— NBC News, July 3

Something’s cooking. And it’s not just July 4 leftovers involving stale buns and uneaten hot dogs.

Over the long weekend observers picked up signs that the focus in the Trump administration may swiftly shift from the bright spotlight on vaccines being promised this fall, around the time of the election, to include drugs that could possibly keep patients out of the hospital and take the political sting out of the soaring Covid-19 numbers causing embarrassment in states that swiftly reopened — as Trump cheered along.

So far, Gilead has been the chief beneficiary of the drive on drugs, swiftly offering enough early data to get remdesivir an emergency authorization and into the hands of the US government. But their drug, while helpful in cutting stays, is known for a limited, modest effect. And that won’t tamp down on the hurricane of criticism that’s been tearing at the White House, and buffeting the president’s most stalwart core defenders as the economy suffers.

We’ve had positive early-stage vaccine data, most recently from Pfizer and BioNTech, playing catchup on an mRNA race led by Moderna — where every little sign of potential trouble is magnified into a lethal threat, just as every advance excites a frenzy of support. But that race still has months to play out, with more Phase I data due ahead of the mid-stage numbers looming ahead. A vaccine may not be available in large enough quantities until well into 2021, which is still wildly ambitious.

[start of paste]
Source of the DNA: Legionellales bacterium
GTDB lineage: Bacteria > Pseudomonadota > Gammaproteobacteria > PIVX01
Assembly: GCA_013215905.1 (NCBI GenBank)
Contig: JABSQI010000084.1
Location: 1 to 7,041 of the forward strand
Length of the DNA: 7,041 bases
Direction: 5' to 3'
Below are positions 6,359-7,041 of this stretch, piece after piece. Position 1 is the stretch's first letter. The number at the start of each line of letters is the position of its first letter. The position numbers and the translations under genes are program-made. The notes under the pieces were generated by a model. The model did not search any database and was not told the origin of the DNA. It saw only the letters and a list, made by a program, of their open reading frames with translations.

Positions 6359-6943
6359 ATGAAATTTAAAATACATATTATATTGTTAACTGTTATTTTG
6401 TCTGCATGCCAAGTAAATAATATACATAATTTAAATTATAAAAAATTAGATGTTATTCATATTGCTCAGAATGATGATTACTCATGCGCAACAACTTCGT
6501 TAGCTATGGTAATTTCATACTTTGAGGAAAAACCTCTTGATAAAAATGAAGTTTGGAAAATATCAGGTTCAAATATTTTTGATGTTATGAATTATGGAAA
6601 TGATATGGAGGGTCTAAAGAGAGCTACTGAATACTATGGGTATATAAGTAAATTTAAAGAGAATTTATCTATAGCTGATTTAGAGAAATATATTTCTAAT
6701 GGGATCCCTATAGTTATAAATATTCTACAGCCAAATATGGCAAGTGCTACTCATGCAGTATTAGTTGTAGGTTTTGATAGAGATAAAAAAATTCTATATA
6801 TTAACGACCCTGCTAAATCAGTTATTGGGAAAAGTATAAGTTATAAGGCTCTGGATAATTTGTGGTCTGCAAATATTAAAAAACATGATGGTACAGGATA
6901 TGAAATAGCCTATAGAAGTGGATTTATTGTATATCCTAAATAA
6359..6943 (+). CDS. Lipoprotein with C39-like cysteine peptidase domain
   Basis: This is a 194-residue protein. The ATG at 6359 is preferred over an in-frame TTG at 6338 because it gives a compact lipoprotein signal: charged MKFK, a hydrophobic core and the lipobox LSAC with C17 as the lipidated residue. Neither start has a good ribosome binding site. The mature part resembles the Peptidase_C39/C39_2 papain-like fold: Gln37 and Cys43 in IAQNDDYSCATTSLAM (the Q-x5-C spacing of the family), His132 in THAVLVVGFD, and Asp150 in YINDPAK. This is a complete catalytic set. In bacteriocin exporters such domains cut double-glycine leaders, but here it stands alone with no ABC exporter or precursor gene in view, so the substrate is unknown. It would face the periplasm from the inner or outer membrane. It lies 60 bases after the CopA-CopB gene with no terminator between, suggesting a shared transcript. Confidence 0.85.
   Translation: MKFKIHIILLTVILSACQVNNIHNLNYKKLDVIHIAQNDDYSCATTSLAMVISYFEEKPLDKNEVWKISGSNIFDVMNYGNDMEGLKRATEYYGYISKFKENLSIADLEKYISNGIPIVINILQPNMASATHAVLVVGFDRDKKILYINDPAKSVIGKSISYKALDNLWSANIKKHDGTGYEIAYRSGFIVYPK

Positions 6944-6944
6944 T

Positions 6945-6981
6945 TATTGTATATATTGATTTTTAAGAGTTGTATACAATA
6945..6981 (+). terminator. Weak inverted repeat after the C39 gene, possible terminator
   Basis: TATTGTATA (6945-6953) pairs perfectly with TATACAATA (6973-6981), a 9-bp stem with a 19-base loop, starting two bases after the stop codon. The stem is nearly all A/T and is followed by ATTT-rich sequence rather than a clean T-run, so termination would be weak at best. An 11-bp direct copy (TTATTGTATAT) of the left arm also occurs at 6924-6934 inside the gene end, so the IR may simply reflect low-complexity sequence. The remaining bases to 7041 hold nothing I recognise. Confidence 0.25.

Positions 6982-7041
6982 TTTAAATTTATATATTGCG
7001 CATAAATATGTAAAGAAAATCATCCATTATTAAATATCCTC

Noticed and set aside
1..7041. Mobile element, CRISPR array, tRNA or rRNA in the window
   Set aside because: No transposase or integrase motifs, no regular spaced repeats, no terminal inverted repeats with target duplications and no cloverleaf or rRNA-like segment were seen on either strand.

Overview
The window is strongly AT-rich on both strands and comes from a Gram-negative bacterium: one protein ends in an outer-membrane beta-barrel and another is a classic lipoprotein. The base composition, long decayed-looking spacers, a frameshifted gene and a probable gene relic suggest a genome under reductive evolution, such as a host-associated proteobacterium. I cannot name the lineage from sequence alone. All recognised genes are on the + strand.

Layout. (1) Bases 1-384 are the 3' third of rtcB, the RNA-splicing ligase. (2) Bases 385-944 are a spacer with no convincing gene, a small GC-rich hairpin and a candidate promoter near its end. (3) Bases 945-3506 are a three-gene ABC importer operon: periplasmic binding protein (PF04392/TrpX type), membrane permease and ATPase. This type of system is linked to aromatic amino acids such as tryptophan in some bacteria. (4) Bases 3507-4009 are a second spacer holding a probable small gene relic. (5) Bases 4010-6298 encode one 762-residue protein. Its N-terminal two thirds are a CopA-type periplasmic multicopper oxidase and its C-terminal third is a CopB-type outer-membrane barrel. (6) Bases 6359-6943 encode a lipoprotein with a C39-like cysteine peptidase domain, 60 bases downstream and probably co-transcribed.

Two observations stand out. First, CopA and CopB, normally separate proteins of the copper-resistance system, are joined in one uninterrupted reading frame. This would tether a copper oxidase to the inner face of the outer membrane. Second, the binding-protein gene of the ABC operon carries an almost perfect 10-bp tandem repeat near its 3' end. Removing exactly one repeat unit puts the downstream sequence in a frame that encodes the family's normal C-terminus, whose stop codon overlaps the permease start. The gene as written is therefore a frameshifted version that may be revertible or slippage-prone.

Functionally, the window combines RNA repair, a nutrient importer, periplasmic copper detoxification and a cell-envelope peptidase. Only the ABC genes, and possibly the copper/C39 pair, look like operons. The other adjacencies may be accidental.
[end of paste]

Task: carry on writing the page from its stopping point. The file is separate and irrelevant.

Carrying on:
So what about a drug solution?

Trump’s initial support for a panacea focused on hydroxychloroquine. But that fizzled in the face of data underscoring its ineffectiveness — killing trials that aren’t likely to be restarted because of a recent population-based study offering some support. And there are a number of existing drugs being repurposed to see how they help hospitalized patients.

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George Yancopoulos (Regeneron)

UP­DAT­ED: Re­gen­eron co-founder George Yan­copou­los of­fers a com­bat­ive de­fense of the po­lice at a high school com­mence­ment. It didn’t go well

Typically, the commencement speech at Yorktown Central School District in Westchester — like most high schools — is an opportunity to encourage students to face the future with confidence and hope. Regeneron president and co-founder George Yancopoulos, though, went a different route.

In a fiery speech, the outspoken billionaire defended the police against the “prejudice and bias against law enforcement” that has erupted around the country in street protests from coast to coast. And for many who attended the commencement, Yancopoulos struck the wrong note at the wrong time, especially when he combatively challenged someone for interrupting his speech with a honk for “another act of cowardness.”